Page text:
An execution in Oklahoma was halted Tuesday night after the first of three lethal injection drugs was administered and the recipient, Clayton Lockett, showed signs of being conscious and in pain. The administering doctor discovered that the intravenous line delivering the drugs “had blown,” according to The New York Times. Lockett, 38, later died of a heart attack. Oklahoma had planned two executions Tuesday night, but the state suspended the second one.
Botched executions have been a problem for the American legal system. A 2012 study published by the British Journal of American Legal Studies examined 9,000 executions that had taken place in the United States from 1900 to 2010 and found that 270 executions had involved “departures from the protocol of killing someone sentenced to death” and were therefore botched. Overall, the researchers concluded that 3 percent of executions in the United States are botched and that lethal injection, the method of execution in the Lockett case, has had a higher botching rate than any other method.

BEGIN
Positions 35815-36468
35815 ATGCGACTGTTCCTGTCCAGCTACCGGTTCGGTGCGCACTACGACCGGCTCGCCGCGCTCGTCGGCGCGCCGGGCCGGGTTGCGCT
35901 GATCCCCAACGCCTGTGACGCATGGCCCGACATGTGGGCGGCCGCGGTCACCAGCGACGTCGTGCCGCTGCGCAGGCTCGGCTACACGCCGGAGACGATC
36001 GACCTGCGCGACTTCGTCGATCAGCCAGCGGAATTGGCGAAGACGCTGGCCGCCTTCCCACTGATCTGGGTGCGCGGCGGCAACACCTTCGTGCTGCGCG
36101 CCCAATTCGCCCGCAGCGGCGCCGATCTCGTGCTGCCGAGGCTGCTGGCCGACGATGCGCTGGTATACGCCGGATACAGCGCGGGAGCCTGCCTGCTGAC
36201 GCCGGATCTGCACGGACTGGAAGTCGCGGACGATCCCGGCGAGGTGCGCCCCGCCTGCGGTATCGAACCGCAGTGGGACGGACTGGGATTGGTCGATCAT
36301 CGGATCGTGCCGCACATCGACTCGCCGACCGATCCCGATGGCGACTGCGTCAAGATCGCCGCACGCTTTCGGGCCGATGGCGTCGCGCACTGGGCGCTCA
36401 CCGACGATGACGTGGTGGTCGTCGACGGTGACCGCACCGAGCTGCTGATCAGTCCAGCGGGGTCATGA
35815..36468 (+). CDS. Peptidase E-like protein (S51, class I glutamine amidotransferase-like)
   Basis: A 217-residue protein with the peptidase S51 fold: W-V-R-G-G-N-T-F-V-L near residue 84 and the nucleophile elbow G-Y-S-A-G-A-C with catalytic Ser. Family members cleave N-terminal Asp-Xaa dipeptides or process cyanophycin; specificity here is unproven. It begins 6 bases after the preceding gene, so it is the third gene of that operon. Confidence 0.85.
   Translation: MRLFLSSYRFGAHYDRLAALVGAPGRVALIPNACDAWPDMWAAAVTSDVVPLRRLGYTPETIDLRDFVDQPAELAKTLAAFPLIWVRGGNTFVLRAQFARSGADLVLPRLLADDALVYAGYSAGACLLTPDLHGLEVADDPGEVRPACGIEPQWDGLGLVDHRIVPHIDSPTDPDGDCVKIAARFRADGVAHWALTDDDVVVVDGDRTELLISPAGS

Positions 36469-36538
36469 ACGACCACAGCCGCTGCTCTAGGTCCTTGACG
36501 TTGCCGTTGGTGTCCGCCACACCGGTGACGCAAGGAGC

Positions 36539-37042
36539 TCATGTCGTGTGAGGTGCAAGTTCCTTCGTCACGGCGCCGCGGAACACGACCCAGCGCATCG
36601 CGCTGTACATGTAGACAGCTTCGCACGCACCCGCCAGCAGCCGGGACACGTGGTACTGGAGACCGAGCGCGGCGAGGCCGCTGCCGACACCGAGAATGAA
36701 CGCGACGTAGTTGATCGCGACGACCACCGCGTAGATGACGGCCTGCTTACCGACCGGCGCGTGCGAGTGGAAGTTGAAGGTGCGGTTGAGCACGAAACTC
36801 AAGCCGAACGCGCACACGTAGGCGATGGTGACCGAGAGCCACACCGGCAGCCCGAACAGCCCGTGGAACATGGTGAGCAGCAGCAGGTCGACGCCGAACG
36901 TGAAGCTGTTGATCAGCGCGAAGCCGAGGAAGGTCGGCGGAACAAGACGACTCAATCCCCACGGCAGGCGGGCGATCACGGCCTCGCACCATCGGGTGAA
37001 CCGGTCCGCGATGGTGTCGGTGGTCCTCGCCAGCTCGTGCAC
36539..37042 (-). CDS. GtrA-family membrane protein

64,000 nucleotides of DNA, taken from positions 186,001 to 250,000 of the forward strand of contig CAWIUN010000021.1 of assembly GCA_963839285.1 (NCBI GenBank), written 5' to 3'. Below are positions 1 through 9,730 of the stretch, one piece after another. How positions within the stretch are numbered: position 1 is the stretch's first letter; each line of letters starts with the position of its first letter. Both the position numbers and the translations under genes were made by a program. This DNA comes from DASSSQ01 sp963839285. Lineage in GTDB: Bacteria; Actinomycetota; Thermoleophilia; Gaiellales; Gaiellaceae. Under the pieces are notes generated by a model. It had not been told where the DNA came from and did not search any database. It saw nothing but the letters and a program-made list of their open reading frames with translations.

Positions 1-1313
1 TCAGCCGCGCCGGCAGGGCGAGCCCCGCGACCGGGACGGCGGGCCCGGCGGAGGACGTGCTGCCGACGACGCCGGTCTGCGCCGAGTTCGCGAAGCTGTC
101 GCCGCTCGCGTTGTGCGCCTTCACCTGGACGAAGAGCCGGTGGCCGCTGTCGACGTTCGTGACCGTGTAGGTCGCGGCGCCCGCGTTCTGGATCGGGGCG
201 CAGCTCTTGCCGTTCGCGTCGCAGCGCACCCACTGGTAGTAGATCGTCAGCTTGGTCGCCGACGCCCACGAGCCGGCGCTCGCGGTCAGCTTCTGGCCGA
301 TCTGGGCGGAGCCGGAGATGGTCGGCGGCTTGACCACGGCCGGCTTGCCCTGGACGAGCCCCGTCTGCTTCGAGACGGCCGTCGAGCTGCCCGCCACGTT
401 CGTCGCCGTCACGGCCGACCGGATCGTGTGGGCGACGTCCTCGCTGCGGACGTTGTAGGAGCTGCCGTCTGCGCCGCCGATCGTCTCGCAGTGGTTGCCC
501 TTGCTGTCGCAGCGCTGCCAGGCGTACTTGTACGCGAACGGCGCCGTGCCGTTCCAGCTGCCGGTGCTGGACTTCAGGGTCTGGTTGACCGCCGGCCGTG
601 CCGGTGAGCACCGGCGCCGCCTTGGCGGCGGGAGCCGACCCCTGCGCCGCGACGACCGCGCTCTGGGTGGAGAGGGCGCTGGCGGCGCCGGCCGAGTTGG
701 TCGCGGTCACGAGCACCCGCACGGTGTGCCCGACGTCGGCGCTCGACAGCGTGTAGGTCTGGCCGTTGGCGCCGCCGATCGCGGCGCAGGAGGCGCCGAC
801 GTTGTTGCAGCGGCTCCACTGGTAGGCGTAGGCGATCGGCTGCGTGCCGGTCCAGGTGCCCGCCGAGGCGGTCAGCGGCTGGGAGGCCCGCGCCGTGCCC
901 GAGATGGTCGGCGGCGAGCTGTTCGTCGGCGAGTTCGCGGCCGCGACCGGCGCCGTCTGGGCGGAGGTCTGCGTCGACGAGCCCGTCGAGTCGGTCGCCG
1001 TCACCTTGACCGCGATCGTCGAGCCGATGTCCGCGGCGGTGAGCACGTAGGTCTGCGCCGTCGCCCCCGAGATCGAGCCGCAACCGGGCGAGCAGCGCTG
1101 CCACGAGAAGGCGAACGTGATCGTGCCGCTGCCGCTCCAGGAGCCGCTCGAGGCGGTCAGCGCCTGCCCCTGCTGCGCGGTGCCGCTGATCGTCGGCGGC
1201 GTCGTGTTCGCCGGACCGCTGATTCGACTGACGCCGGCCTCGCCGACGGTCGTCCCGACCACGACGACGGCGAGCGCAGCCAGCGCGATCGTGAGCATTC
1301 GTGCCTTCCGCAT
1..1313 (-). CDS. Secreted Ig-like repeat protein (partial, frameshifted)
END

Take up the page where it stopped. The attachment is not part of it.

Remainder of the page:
The Death Penalty Information Center (DPIC), a nonprofit organization whose stated goal is to inform the public on capital punishment, has built a database of 1,378 executions in the United States from 1977 to April 23, 2014. (We checked its figures against those from the Bureau of Justice and found the same total.) As of last week, 19 executions had taken place so far this year, all of them by lethal injection. The primary method of execution in the United States is now lethal injection, accounting for 87 percent of all executions in the past 37 years.
The DPIC has also attempted to keep track of botched executions — although its list is not comprehensive and hasn’t yet been updated to reflect the most recent news. All of the cases the organization lists as “botched” are so in the sense that the prisoner’s death did not come about with the intended speed. The DPIC highlights 44 mismanaged executions — of which 32 were intended to be death by lethal injection. Those 44 cases represent 2 percent of the executions in the DPIC data set, a rate fairly consistent with the British Journal of American Legal Studies paper.